Obviously, it would be more fun to go to the house of feasting, and Ecclesiastes is not opposed to enjoyment. In fact, enjoyment is a gift of God (3:13). Yet, the house of mourning teaches us the brevity of life. Death may come suddenly, or it may be expected with the decline of aging or the wasting away from disease. But unless the Lord returns first, we will all die.

It doesn’t matter whether you are a celebrity or ordinary, wealthy or poor, wise or foolish. Death is a reality of life. The speaker of Ecclesiastes struggles looking at life under the sun. I suspect “under the sun” may suggest life from merely this world’s point of view. From that vantage point, we hear him lament:

Then I said in my heart, “What happens to the fool will happen to me also. Why then have I been so very wise?” And I said in my heart that this also is vanity. For of the wise as of the fool there is no enduring remembrance, seeing that in the days to come all will have been long forgotten. How the wise dies just like the fool! So I hated life, because what is done under the sun was grievous to me, for all is vanity and a striving after wind.” Ecclesiastes 2:15-17, ESV

Although there are frustrations with life under the sun, life in this physical world, Ecclesiastes points us beyond it to a relationship with God. The final chapter encourages, “Remember also your Creator in the days of your youth…” (12:1, ESV). Especially remember God before the decline of aging sets in. Ecclesiastes paints a vivid picture of aging with imagery from village life. Or at least remember God “before the silver cord is snapped, or the golden bowl is broken” – in other words, before death.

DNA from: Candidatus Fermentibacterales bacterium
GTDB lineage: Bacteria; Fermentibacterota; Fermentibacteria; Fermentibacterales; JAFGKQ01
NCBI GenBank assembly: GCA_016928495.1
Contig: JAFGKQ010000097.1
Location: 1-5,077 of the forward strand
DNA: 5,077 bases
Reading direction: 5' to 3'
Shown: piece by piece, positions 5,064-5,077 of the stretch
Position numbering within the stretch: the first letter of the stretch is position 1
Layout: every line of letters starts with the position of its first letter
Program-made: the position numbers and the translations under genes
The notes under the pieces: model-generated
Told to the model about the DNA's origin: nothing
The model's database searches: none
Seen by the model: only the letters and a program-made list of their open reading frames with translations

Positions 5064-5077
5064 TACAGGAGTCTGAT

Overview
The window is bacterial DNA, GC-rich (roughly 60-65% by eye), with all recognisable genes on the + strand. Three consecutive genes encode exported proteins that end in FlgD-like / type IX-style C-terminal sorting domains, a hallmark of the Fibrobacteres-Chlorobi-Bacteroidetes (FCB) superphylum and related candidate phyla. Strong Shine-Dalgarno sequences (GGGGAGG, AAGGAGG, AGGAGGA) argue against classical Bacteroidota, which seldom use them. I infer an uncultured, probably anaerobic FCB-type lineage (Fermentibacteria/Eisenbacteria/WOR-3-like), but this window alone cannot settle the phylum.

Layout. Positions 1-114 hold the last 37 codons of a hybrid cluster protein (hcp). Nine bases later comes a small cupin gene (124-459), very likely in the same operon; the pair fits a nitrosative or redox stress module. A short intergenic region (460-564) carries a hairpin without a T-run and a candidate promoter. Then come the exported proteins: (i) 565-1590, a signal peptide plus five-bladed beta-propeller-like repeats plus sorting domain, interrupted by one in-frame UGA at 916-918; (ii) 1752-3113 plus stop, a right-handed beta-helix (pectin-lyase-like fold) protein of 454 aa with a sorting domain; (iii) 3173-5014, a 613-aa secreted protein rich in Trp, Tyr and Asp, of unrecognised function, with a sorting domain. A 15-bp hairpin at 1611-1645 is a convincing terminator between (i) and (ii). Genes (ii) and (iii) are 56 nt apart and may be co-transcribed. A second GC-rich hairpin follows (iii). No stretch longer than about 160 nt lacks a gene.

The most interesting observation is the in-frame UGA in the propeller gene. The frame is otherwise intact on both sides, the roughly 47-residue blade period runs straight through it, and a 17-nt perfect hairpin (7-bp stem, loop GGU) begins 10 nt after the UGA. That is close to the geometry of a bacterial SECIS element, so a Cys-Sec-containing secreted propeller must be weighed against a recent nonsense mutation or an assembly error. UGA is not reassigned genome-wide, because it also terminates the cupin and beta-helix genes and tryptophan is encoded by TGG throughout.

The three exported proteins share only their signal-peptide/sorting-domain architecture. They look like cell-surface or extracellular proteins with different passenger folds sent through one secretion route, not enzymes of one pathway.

The reason for this command is that there is a purpose to life.

The end of the matter; all has been heard. Fear God and keep his commandments, for this is the whole duty of man. For God will bring every deed into judgment, with every secret thing, whether good or evil. Ecclesiastes 12:13-14, ESV

What is the lesson that we should learn in the house of mourning? Prepare for death by living life to the glory of God. Don’t miss the whole purpose of life.

−Russ Holden


Freedom in Christ

October 4, 2019

Some people make me nervous when they quote scripture. It is because what they seem to mean by the verse doesn’t seem to be what the verse appears to mean in context. For example, consider Paul’s statement in 2 Corinthians.

Now the Lord is the Spirit, and where the Spirit of the Lord is, there is freedom. (2 Corinthians 3:17)

What some seem to mean is that their impulses so are so Spirit guided, they don’t need to worry about what scripture says. Now I’m not opposed to feelings and impulses. When I have impulses to give, serve, or speak a good word for Jesus, I’m endeavoring to act on those impulses. I do believe in God’s providence to put opportunities in our way. But feelings are not a test for truth. Hopefully our feelings flow from our acceptance of truth and are tested by truth.

So, what does Paul mean by freedom? It is helpful to look at other places where he explains his concept of freedom.

For freedom Christ has set us free; stand firm therefore, and do not submit again to a yoke of slavery. (Galatians 5:1, ESV)

For you were called to freedom, brothers. Only do not use your freedom as an opportunity for the flesh, but through love serve one another. (Galatians 5:13, ESV)